• Key activity, leading to KTP engagement amongst local employers. This includes quantifiable campaigns using direct mail; telemarketing; networking and events.

Outcomes: key concrete benefits for external beneficiaries:

According to Economic Consultants SQW Ltd in the “TCS Evaluation Report 2002”, companies engaged in KTP reported benefits including:

  • An increase in the overall value of the company by 52%
  • Increased overall sales of 42%
  • Increased sales in existing domestic markets and
  • Increased profitability of 42%
  • A one off related profit of £32,000
  • Recurring profits of £130,000

For each £1m of Government grant spent on KTP (2002-2003), the effects on business are as follows:

  • Number of jobs created – 62
  • Number of company staff trained – 161
  • One-off increase in profit before tax - £0.9M
  • Annual increase in profit before tax after programme completion - £3.5M
  • Investment in plant and machinery £3.5M
In the case of UCN’s company partners, all report significant benefits, ranging from better legal environmental compliance for effluent release; to increased sales via new e-commerce technology and exciting new industrial roof lighting products. The Region, too, has recognised the benefit of KTP and supported UCN’s activities through the Northamptonshire Partnership.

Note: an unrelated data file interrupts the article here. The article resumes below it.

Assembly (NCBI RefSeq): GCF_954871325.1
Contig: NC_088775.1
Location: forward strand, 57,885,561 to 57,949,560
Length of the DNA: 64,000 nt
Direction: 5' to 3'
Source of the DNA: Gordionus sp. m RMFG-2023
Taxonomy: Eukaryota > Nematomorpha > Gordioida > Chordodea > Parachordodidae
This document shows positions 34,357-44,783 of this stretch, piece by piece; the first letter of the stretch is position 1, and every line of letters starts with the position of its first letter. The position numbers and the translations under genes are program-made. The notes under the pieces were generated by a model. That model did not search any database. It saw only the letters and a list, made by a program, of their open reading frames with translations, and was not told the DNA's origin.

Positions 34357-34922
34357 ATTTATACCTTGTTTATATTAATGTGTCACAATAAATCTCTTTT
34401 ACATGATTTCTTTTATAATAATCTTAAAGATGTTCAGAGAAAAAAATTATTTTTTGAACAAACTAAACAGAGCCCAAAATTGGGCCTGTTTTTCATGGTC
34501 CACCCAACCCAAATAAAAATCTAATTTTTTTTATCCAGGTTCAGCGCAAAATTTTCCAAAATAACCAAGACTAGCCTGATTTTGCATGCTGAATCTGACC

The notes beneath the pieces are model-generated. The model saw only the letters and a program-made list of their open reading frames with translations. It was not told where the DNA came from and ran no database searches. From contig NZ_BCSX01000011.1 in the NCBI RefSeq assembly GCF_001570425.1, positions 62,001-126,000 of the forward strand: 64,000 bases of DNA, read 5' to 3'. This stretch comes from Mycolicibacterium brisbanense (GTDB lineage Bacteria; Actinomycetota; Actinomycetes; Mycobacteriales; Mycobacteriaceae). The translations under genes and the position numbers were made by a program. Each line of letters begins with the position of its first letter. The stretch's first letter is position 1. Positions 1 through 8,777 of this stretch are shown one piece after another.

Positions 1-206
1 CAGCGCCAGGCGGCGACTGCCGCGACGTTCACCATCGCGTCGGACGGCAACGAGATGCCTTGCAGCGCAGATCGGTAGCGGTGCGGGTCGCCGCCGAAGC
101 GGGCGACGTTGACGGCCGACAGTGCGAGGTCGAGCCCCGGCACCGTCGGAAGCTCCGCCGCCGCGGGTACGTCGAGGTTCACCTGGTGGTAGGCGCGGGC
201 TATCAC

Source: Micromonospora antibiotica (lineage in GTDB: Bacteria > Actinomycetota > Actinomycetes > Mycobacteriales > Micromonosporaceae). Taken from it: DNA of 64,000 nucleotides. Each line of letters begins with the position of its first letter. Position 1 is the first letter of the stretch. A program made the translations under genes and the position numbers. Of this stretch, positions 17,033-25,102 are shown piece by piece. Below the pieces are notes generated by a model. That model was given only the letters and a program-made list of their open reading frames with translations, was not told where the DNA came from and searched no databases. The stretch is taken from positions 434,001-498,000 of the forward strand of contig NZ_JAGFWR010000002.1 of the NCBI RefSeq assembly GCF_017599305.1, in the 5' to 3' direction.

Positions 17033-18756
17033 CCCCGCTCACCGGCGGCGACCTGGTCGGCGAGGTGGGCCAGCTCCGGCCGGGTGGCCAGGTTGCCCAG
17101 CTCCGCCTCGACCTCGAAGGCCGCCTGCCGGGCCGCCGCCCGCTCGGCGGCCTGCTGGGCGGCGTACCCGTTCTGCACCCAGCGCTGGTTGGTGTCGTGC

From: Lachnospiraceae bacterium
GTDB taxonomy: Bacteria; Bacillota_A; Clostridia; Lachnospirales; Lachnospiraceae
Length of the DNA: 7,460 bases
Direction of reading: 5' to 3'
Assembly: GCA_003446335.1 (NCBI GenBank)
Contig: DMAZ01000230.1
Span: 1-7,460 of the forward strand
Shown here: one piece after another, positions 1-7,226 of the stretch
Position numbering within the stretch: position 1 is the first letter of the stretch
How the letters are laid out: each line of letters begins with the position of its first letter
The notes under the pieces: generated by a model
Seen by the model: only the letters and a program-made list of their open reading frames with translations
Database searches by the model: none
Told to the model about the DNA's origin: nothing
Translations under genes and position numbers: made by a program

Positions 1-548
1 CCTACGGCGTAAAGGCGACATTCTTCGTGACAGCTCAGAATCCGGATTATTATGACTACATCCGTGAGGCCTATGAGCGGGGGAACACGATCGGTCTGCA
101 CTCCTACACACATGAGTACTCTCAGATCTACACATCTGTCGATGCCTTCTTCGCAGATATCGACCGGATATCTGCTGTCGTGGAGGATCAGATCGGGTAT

Outcomes: key benefits for HEI:

UCN has persued a policy of service excellence in respect of its KTP portfolio, which is now recognised across the Region and nationally. Its rapid growth in its KTP activities has resulted in UCN being granted full KTP Office status by the DTI; a delegation visit from DTI and managing agents Momenta (key directors) and the appointment of a member of UCN staff to the Momenta Working Group on KTP Associate Development. The success of UCN’s KTP activity has very much encouraged further engagement by a number of members of staff, invigorating the academic environment and providing a platform for staff development leading to enriched teaching. Increasingly, academic members of staff engaged in KTP are building strong relationships with their company partners, which have resulted in financial support for events, guest lectures, sponsorship and student projects.

Key lessons learnt:

Knowledge Transfer, in the academic sense, does not need to be “from the HEI” to the community – with the right management and support, it is perfectly possible to achieve two-way knowledge transfer to benefit all parties. However, the success of any KT project is based entirely on the partners’ commitment to it succeeding, and close monitoring of the achievement of key deliverables. A key lesson learnt is that not all KT projects will succeed; indeed, some will fail as a percentage of the total amount of activity undertaken. However, a small failure rate is acceptable, and in many ways desirable, for an organisation such as UCN in demonstrating its ambition and aspiration whilst “punching above its weight”.